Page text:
Beneficiaries should be aware that inheritance taxes may be due on any money or property received. Inheritance tax is a state tax that is paid by the person who inherits a legacy, but only six states (Iowa, Kentucky, Maryland, Nebraska, New Jersey, and Pennsylvania) currently impose inheritance taxes. The tax rate depends on the total value of the assets, however, depending on their relationship to the deceased, certain people may be exempt from paying inheritance tax.
The executor named by the will is responsible for carrying out all the deceased’s final wishes, including property transfers and distributions. Estate executors play a significant role in managing estate affairs and finalizing the decedent’s real and personal property arrangements.
In addition to physical assets and property, the deceased likely owned various digital assets such as email addresses, social media profiles, and internet accounts. The family should create a plan about how to manage their loved one’s digital legacy.
As the saying goes, nothing is certain except death and taxes. A final individual income tax return must still be filed after someone dies. According to the IRS, the tax return should be prepared in the same manner as when the person was alive, and all income up to the date of death must be reported. The decedent can claim all credits and deductions to which they are entitled, and the person filing the tax return on behalf of the deceased may also claim a refund if one is available.
Surviving spouses are also eligible for specific tax breaks, including filing under the “married filing jointly” category for two years after the death of their spouse. Qualifying widows and widowers also receive special tax considerations on jointly-owned investments.
After the funeral, an estate income tax return may be required. The IRS considers the decedent and their estate to be separate taxable entities, and if the deceased’s estate generates more than $600 in annual gross income, an estate income tax return needs to be filed.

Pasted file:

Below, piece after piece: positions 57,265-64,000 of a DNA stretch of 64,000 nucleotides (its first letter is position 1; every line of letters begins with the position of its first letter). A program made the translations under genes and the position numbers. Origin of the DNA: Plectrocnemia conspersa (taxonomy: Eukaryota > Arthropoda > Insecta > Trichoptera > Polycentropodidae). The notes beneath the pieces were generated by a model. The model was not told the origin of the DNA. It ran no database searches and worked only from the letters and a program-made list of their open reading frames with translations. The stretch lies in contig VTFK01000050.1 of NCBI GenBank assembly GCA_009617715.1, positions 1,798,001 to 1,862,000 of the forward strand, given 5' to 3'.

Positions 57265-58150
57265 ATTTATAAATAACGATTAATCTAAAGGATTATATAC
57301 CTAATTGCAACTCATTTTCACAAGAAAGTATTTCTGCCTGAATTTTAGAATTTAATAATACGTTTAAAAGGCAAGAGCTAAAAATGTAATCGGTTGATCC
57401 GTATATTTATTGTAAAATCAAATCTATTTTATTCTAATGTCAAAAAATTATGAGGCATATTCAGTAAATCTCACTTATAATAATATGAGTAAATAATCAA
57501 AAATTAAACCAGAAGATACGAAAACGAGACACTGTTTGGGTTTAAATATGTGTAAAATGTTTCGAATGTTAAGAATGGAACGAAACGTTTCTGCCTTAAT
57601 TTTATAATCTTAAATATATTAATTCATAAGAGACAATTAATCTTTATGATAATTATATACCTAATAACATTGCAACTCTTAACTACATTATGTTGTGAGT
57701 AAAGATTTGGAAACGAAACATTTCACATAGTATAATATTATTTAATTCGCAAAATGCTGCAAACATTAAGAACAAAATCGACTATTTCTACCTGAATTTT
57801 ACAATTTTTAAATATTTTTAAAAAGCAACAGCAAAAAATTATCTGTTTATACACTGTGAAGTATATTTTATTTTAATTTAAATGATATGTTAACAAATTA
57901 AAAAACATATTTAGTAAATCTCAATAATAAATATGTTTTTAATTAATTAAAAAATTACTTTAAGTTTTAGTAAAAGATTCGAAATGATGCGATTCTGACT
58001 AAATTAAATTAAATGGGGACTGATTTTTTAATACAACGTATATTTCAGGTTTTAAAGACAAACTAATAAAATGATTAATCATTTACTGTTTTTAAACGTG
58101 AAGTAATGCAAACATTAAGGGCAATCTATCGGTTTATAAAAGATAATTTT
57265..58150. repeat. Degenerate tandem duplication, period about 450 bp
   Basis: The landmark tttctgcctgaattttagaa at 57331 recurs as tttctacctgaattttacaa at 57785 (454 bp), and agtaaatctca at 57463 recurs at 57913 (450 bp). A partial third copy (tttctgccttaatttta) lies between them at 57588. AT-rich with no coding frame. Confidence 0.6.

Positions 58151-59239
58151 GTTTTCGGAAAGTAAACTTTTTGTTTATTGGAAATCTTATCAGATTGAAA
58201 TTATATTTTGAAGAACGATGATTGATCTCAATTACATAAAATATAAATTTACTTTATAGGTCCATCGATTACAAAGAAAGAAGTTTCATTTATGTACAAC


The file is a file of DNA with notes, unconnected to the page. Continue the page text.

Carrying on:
An estate income tax return differs from a federal estate tax return. The majority of estates don’t owe estate taxes after someone dies because the current federal estate tax exemption is $5.49 million. Due to this threshold, very few estates end up filing a federal estate tax return.
After a funeral, there’s often a lot of work when it comes to finalizing taxes, property transfers, and inheritance distributions. It helps if your loved one made advance plans to get their personal affairs in order and document their final wishes. Those who leave behind a will or trust often choose an executor to carry out their instructions, easing the burden for those left behind.
If handling paperwork and estate planning decisions is too difficult, ask someone you trust or work with a lawyer to help you finalize things. It’s important to avoid unnecessary stress in a time of grief, but try to get as much done after the funeral to limit problems later on.
For information on how to manage your loved one’s belongings after the funeral, learn more on Funeralocity.com.Back to Knowledge Center